It is rare to hear a kind word for the RIBA's Clients Advisory Service - 'never heard from them', 'not our sort of work', etc. Jonathan Woolf is not complaining. The Double House's client brothers and their young families were initially looking for white Modern, admirers of Barragßn, and were given a list of about 20 architects. They whittled this down to three: Woolf Architects, John Pawson and Munkenbeck + Marshall - this despite Woolf having a track record in house conversions and extensions but no new buildings. But the clients appreciated that Woolf would be able to give single-minded commitment to this, its major project.
Woolf also managed to persuade the clients to shift to brick externally, as a material of lower maintenance that ages more gracefully; the colour of the handmade brick harmonising with the tree bark on site.
However, the use of matching coloured flush pointing and simple rectilinear openings gives external surfaces some of the monolithic, planar quality of white Modernism, if more Scandinavian than Mediterranean.
There was a 1970s house on this site, which had been demolished and planning permission obtained for a four-storey Gothic(ish) pile. After purchasing the site, the clients went back to the planners for permission for something lower. Originally the site was in the gardens of a grand country house, long demolished. Only part of the 18th century tall brick boundary wall remains, now a screen wall between road and site.
Once past this wall with its solid gate, a granite sett slope channels you up hill. There is a level change of 9m ahead (east-west) as well as level changes across the site. Once past the garage, with a ceramic studio and workspace hidden behind, the new garden screen wall leads on to become the north wall of the two connected houses. Only their entrances, at the party wall, and one guest room window pierce this wall. (The guest room in the other house is daylit by an enclosed patio. ) This north face toward the neighbours and the resulting approach are, as Woolf himself says, 'austere'.
In overall architecture, though not in layout, the east house, which you come to first, and the west house are alike. Woolf made the argument to the clients that if they wanted two significantly different houses they would probably be better with two architects.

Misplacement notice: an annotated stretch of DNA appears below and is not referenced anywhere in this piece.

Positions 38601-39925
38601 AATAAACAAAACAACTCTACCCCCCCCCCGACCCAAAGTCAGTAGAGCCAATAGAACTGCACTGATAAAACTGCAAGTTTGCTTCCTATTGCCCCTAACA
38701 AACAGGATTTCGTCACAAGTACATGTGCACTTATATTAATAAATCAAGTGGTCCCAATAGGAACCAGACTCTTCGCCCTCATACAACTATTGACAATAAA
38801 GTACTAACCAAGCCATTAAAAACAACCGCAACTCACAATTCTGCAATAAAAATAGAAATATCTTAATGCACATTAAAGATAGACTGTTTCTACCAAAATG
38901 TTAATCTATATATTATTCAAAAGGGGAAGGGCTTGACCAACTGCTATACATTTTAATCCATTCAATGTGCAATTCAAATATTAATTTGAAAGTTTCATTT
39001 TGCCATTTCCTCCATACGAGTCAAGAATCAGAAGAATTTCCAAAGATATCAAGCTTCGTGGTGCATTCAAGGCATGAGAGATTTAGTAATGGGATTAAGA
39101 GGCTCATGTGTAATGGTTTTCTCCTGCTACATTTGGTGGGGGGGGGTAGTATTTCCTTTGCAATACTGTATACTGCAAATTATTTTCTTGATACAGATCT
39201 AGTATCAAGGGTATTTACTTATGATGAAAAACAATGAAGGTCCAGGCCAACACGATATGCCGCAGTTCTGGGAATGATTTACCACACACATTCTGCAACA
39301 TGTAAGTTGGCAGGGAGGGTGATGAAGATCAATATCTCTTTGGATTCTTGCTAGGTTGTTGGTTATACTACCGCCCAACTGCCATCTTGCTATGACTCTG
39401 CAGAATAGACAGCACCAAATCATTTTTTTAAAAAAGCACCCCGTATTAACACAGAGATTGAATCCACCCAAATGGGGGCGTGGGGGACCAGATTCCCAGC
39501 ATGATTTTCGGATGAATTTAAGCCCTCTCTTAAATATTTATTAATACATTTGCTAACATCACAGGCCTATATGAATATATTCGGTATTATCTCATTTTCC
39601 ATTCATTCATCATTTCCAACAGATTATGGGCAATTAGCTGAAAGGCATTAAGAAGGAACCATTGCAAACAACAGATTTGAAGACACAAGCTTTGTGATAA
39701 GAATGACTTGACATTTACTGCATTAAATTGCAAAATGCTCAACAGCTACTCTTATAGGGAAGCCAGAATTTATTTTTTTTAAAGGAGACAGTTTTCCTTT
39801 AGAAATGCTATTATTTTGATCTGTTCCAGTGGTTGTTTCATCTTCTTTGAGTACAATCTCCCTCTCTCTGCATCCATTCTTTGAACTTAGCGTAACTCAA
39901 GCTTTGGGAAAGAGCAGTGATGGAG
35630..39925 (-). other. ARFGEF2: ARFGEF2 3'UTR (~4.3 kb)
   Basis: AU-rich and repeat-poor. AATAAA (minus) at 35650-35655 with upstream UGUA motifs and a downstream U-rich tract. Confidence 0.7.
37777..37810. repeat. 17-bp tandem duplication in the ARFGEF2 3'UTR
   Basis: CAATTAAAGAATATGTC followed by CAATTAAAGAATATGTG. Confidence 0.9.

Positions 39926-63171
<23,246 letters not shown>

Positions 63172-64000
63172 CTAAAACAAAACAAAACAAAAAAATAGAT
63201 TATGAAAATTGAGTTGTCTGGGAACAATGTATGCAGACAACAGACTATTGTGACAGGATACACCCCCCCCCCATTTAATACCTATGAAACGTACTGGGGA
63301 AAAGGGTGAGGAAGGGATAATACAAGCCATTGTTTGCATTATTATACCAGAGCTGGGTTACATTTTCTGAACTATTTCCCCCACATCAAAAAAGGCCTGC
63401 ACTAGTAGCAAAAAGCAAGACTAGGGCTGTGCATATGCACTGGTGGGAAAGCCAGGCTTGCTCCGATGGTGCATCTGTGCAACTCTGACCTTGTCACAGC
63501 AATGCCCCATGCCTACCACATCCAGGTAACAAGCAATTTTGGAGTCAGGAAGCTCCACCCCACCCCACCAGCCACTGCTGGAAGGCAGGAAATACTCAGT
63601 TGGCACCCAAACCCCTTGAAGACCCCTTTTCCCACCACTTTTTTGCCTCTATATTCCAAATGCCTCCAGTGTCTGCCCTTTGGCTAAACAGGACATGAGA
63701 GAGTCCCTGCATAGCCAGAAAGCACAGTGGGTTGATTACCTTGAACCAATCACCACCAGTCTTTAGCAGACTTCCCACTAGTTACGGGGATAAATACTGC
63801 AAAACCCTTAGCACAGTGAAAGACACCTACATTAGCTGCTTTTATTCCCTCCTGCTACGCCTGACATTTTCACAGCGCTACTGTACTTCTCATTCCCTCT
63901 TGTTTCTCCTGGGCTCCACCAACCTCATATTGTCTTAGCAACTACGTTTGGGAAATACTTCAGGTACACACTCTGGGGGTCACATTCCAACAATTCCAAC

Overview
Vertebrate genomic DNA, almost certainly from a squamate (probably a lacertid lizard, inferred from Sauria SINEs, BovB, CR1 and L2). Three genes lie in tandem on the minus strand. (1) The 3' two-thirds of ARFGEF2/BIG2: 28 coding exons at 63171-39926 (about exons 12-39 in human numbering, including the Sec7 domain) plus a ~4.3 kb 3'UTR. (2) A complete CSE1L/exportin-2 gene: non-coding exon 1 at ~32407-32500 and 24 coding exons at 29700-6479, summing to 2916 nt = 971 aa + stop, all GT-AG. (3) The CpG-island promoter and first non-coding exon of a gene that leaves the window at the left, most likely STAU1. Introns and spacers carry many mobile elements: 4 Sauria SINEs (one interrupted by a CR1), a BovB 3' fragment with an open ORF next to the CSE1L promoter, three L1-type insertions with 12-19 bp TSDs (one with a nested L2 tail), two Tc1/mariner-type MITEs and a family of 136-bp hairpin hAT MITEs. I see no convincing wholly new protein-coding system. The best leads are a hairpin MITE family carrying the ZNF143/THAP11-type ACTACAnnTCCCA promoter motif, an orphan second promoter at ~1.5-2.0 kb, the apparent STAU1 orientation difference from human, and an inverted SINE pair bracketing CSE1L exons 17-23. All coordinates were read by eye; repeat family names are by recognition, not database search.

In layout, both houses begin with a toplit, double-height entrance, with all other principal rooms addressing their respective gardens. To the east the focus is on a copper beech said to be 180 years old, with the roof of the outbuildings beyond finished in loose slate fragments. To the west an old English oak is the focus; to the south the immediate garden is a shallow strip but the fence has been replaced by railings so that the adjoining heathland becomes borrowed landscape.
Several of the new larger plants in the garden are heathland species.
Woolf's response to the slope is one of the key factors in giving these houses individual characters. With both entrances at the centre of the terrace, the ground slopes up toward the entrance of the east house, making this entrance the shallowest space on its ground floor; room floors then step down the hill.
For the west house the slope continues on up past the entrance, and so the entrance is its tallest space, the room floors stepping up.
Neither entrance feels cramped, because of their area and double height, with a retractable glazed rooflight. The west house uses this area for formal dining.
Internal surfaces are plain plaster with flash gap detailing (the west house has shallow timber skirtings, one of the few differences in palette between houses), white downstairs, with Pietra Serena stone floors. But not austere: more a neutral setting, softened by the chunky window frames and curtains and by the display of a wide range of art and family objects. The privacy of the upstairs is emphasised by relatively narrow, enclosed staircases, kept bright by the skylighting. Walls upstairs are a warmer colour. The spare bathroom fittings include elegant ceramic basins, designed and made in the family.
These two houses have a narrow internal connecting passage between the entrances, off which is the stair down to the 15 x 4m basement pool that lies beneath the west house.
Relatively low-ceilinged when you are standing on the pool edge, if different seen from the water, the concrete-walled volume is atmospherically sky-lit at either end. At the party wall a light shaft is concealed between the houses.
There is a glass-floored area at the pool's west end immediately outside the family room. The pool is the only air-conditioned space.
This pool was cast within 9m sheet piling, creating an anchor for the Double House's ground slab with trench footings, avoiding piling for the steel-framed structure. Woolf was keen on the flexibility of steel framing from its experience of residential lofts - the ability to create long spans, to refine the layout at a late stage and to make changes in future years. While perimeter walls are of cavity brickwork, internal partitions are, flexibly, of steel stud and plasterboard. The steel frame is not expressed, just part of the background atmosphere of the built fabric At 400+m2 for each house, spaces are, of course, generous, but without spatial heroics. These are first liveable family homes, sitting easily in their garden settings.